The current array of sensors or accelerometers for vibration monitoring offered by market leaders such as Hansford Sensors can operate over a wide temperature range, measuring both high and low frequencies with low hysteresis characteristics and excellent levels of accuracy.  These devices also offer robust and reliable service, thanks to stainless steel sensor housings that can prevent the ingress of moisture, dust, oils and other contaminants.

There are two main categories: AC accelerometers, which are used with a data collector for monitoring the condition of higher value assets, and 4-20mA accelerometers, which are used with a PLC to measure lower value assets.  Both are capable of detecting imbalance, bearing condition and misalignment but AC accelerometers can also identify cavitation, looseness, gear defects and belt problems.  Hansford Sensors offers AC and 4-20mA versions of the HS-100 and HS-420 Series, which are intrinsically safe being ATEX and IEC Ex certified.  These industrial vibration sensors can be used to monitor vibration levels on pumps, motors, fans and all other types of rotating machinery found in marine applications.

Accelerometers contain a piezoelectric crystal element bonded to a mass.  When the sensor is subject to an accelerative force, the mass compresses the crystal, causing it to produce an electrical signal that is proportional to the level of force applied.  The signal is then amplified and conditioned using inbuilt electronics that create an output signal, which is suitable for use by higher level data acquisition or control systems.  Output data from accelerometers mounted in key locations can either be read periodically using sophisticated hand-held data collectors for immediate analysis or subsequent downloading to a PC, or routed via switch boxes to a centralised or higher level system for continuous monitoring.

The challenges of condition monitoring at sea are great - for example, readings taken in port will almost certainly be different from those taken when the vessel is at sea, and heavy weather will only amplify any such differences - so it is in everyone’s interest to specify the best accelerometers and apply the best practice in managing their performance.

To correctly specify an accelerometer, engineers need to consider the vibration level and frequency range that is to be measured, as well as environmental conditions, such as the temperature and whether there are any corrosive chemicals present.  A series of further considerations follow on from there; for example, is the atmosphere combustible? Are there weight constraints? In marine applications, there is no earth, which presents a further challenge but this and other difficulties have been addressed by the designers and engineers of accelerometers and the right research and training, or consultation with a market leader that has experience in a wide range of sectors, can swiftly enable the right decisions to be made.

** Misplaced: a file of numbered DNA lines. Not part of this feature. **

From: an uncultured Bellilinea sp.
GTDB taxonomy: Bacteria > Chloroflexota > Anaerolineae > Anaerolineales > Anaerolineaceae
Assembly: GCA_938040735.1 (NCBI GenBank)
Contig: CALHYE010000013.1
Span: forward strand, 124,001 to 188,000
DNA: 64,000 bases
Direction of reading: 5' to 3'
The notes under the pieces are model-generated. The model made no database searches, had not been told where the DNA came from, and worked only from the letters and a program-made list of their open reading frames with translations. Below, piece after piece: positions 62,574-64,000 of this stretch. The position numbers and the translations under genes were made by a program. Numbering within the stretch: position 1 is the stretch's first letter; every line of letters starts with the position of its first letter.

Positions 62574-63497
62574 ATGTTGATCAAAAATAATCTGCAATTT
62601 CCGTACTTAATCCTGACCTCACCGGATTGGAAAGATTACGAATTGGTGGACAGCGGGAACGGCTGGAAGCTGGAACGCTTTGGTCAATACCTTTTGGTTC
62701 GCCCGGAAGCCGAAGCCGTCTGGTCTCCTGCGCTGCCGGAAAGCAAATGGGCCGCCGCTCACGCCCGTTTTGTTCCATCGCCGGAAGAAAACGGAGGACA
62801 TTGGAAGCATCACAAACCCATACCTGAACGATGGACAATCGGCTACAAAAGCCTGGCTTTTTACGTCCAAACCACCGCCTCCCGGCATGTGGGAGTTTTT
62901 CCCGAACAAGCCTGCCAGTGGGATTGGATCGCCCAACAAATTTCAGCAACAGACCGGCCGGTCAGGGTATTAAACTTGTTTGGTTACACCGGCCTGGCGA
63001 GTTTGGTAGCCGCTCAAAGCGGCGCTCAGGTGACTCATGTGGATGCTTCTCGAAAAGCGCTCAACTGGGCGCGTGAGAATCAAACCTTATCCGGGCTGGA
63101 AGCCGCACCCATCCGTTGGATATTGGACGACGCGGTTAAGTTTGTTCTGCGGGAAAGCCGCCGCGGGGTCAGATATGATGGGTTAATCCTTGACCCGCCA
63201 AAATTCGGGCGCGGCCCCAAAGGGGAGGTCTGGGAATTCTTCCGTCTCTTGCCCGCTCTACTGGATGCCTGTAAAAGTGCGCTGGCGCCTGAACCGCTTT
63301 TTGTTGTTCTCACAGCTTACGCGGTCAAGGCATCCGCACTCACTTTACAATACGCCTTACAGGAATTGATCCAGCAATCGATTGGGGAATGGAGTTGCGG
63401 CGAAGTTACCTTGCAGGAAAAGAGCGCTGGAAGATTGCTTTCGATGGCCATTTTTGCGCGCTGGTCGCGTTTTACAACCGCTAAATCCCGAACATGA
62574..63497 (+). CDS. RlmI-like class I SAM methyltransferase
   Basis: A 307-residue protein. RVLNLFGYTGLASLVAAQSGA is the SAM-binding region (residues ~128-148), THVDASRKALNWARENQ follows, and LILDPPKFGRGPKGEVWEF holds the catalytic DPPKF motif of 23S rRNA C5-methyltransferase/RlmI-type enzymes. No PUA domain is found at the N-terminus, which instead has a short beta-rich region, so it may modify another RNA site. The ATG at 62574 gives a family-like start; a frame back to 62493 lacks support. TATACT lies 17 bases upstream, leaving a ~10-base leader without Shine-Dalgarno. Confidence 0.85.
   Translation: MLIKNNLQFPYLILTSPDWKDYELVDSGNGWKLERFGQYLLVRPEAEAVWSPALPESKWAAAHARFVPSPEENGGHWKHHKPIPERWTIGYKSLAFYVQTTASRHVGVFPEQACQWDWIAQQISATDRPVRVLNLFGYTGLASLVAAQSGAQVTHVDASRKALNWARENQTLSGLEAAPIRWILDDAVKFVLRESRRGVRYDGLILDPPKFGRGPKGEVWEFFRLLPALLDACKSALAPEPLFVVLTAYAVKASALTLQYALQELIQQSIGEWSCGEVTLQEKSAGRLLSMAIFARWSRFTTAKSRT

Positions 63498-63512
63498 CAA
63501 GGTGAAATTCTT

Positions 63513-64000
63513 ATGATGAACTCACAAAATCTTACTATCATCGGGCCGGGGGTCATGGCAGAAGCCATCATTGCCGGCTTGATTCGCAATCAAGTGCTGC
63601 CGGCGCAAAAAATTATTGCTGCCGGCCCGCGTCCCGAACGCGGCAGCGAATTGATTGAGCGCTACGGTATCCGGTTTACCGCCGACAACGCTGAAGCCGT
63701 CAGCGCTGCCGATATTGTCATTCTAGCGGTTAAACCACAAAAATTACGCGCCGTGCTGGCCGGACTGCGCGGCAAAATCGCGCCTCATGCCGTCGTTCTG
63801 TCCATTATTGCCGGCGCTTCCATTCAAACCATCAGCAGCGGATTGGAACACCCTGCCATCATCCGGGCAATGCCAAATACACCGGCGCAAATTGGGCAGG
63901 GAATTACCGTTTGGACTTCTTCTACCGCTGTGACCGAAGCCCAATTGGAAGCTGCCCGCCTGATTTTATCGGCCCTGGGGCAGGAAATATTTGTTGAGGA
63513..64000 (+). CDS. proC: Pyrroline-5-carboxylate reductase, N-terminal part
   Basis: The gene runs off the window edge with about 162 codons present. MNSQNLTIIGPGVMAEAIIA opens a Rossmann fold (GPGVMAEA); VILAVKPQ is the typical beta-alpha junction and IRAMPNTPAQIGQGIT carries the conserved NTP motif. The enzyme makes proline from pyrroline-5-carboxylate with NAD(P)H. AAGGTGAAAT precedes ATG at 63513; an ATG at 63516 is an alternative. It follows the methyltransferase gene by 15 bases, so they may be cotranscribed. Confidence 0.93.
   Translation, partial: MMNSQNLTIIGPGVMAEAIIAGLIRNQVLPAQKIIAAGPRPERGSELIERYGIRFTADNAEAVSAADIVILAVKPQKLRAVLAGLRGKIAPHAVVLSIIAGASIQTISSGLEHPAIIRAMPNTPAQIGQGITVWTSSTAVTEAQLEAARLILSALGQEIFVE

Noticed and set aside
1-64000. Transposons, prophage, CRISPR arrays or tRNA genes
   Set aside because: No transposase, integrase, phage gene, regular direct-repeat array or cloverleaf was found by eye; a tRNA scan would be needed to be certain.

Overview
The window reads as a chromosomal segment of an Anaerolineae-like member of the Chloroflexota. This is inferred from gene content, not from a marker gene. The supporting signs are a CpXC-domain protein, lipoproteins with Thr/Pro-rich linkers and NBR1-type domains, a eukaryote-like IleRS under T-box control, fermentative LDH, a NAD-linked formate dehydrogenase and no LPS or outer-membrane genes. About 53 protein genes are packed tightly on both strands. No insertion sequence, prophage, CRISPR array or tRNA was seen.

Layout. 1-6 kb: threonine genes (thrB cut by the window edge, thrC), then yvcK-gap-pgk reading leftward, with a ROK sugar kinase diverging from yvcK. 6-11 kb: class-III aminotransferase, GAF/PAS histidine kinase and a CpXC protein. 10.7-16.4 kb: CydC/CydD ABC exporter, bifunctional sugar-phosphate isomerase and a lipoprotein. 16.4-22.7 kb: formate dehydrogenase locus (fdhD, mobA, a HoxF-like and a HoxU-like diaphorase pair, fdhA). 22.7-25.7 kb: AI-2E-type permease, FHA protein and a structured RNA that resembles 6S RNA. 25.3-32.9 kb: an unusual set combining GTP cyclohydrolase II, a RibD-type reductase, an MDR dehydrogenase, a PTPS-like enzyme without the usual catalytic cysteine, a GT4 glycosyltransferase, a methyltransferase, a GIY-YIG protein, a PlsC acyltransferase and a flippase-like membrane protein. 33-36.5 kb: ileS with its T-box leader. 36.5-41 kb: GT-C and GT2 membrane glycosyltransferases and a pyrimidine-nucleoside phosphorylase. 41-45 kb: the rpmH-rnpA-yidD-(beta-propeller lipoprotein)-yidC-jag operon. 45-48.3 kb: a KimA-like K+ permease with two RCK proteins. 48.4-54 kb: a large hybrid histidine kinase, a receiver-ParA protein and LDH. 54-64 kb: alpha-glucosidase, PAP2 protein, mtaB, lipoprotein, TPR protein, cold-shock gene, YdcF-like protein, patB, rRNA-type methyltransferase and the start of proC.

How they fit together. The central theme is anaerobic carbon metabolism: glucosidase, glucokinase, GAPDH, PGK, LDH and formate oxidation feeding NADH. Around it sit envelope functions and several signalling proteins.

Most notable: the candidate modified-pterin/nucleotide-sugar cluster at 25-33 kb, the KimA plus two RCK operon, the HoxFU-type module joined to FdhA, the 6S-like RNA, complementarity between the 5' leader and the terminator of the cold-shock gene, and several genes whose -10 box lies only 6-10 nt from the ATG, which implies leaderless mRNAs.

Once the most appropriate sensors have been selected it is important that advice is followed and care is taken during installation to ensure the maximum level of performance.  For example, accelerometers should be located as close as possible to the source of vibration.  Also, devices should be mounted onto a flat, smooth, unpainted surface, larger than the base of the accelerometer itself and this surface should be made free from grease and oil.  Condition monitoring depends on stability and readings from a poorly mounted accelerometer may relate not only to a change in conditions but also to the instability of the sensor itself.

Once data has been collected in the most appropriate and efficient manner, machine reliability data must be analysed and interpreted, either by on-board engineers or by a remote monitoring centre, building a picture of machine condition and helping to create a future maintenance schedule.  With an efficient vibration monitoring system now in place, marine engineers find they have progressed to a new level of efficiency and, with systems well protected by accelerometers and associated machinery to monitor vibration, can move on to identify areas for further improvement in terms of machine performance, energy efficiency or output.  Vibration monitoring thus becomes an increasingly powerful tool and a vital one at a time when the effects of vibration in marine propulsion and auxiliary systems are potentially more costly than ever.

Date: 05/07/2012